‘The modern battlefield is everywhere.’
The ominous words uttered by Rhys Ifans’ commanding CIA official, acknowledging the sophisticated technological advancements that various mysterious and morally corrupt figures, use to abuse and threaten various corners of the modern world. Obsessed by the terrible terrors that lurk outside, we often dare imply that there is questionable activity from the powers entrusted to protect us on home soil.
Throughout his illustrious and controversial career, director Oliver Stone has certainly never shied away from being inquisitive and incisive about the ‘horror stories’ that have tormented his beloved America, with the likes of Born On The Fourth Of July, JFK and W. Already a story that anchored 2015 Best Documentary Oscar winner Citizenfour, Stone now provides us his own take on the man who some deem a whistleblower, others a hero. Mr Edward Snowden.
Drawing inspiration from the works of Luke Harding (The Inside Story Of The World’s Most Wanted Man) and Anatoly Kucherena (Time Of The Octopus), Snowden begins in the tense confines of a Hong Kong hotel room back in 2013 as Joseph Gordon-Levitt’s titular character consults with filmmaker Laura Poitras (Melissa Leo) and a duo of esteemed journalists from The Guardian (Zachary Quinto’s Glenn Greenwald and Tom Wilkinson’s Ewan MacAskill).
Keeping mobile phones in microwaves and burying himself under a blanket as he types away furiously on his computer. To mock such actions would downplay the sheer magnitude and wealth of the information he has accumulated during his time in the CSA (Central Security Agency), as he willingly exposes the data and documents collected through illegal surveillance programmes created by the United States government.
As the film chronicles the crucial moments that lead to this momentous reveal, we’re granted an insight into the backstory of Edward as director Stone looks to humanise the supremely intelligent character, devoting screen time to Edward’s unfortunate 2004 episode within the Special Forces and his loving relationship with the loyal Lindsay (Shailene Woodley).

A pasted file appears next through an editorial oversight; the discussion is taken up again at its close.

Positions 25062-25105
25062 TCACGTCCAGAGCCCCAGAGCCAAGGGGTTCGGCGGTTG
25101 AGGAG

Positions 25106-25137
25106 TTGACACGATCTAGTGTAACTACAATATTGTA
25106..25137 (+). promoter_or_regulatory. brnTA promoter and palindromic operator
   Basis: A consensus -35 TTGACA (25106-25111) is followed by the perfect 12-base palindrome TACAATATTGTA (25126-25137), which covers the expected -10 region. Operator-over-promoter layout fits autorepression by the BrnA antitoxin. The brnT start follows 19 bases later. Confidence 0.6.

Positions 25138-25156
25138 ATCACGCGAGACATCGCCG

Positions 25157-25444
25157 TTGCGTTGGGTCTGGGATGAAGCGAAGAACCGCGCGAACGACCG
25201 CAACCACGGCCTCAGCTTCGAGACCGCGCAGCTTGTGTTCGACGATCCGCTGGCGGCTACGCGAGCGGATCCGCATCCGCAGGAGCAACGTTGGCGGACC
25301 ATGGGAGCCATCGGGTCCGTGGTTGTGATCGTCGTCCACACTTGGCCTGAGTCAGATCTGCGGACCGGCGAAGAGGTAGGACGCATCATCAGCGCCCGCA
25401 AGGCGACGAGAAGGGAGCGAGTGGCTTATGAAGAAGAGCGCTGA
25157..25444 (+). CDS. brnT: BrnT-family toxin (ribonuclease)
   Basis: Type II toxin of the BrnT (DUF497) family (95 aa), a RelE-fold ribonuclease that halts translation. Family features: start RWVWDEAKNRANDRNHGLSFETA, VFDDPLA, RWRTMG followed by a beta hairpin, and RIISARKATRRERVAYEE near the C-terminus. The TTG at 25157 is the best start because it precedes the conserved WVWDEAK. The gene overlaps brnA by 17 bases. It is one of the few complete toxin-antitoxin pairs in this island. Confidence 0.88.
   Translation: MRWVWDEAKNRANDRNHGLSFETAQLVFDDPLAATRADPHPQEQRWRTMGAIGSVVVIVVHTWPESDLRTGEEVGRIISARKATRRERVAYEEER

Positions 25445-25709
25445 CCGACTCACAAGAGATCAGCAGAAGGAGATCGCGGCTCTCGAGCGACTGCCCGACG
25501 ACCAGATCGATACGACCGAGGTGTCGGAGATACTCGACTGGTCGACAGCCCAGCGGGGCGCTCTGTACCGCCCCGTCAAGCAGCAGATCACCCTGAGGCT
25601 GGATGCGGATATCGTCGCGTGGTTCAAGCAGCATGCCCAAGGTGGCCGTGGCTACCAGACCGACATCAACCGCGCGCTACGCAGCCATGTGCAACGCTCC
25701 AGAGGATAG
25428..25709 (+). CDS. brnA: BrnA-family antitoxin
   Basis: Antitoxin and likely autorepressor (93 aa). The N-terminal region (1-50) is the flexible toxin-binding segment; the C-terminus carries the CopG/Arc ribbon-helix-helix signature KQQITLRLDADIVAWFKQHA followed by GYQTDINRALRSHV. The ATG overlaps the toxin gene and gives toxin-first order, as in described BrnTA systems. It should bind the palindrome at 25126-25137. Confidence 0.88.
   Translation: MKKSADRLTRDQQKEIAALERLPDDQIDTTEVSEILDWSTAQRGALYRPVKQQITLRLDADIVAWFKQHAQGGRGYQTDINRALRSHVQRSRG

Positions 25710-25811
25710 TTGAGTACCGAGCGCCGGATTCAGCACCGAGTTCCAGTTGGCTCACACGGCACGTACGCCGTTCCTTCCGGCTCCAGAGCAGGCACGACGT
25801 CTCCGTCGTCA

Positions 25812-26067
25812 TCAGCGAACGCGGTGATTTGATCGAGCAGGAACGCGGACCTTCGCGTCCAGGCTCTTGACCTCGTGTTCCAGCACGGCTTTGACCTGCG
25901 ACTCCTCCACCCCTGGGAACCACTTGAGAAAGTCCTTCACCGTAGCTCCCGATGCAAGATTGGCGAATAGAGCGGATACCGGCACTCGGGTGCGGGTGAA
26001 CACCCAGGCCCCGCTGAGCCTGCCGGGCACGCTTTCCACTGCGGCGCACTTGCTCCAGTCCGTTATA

Snowden is at its most authentic and engaging within its first half, as the urgency of its Hong Kong trappings crackles with nervous energy as Edward eagerly awaits the approval of Joely Richardson’s no-nonsense Guardian editor to publish the sensational story. Through effective flashbacks, we get a palpable sense of patriotism from him also, as he struggles to come to terms with such homegrown wrongdoing. Sadly as the film progresses, the bias of its director manifests into the tone and the tacky visual choices made, increasingly developing into a rose-tinted viewpoint that seemingly downplays its obvious narrative stakes.
With his contained and convincing approach to the role, Joseph Gordon-Levitt’s performance as Snowden is utterly riveting, particularly in the impressive scenes alongside Rhys Ifans’ tough-talking Corbin O’Brian and the smarts of Ben Schnetzer’s programmer as he starts to uncover the harsh truth. Elsewhere, his on-screen romance and chemistry with Shailene Woodley’s Lindsay whom is also terrific would be applauded in another cinematic work. Here, it ends up proving problematic, draining the film of its dense drama despite Stone’s best efforts.
A both fascinating and fatally flawed picture with a fantastic showing from Gordon-Levitt at its core, the political potency of Snowden is ultimately smothered by an eagerness to apply a fantastical Hollywood sheen to its subject matter.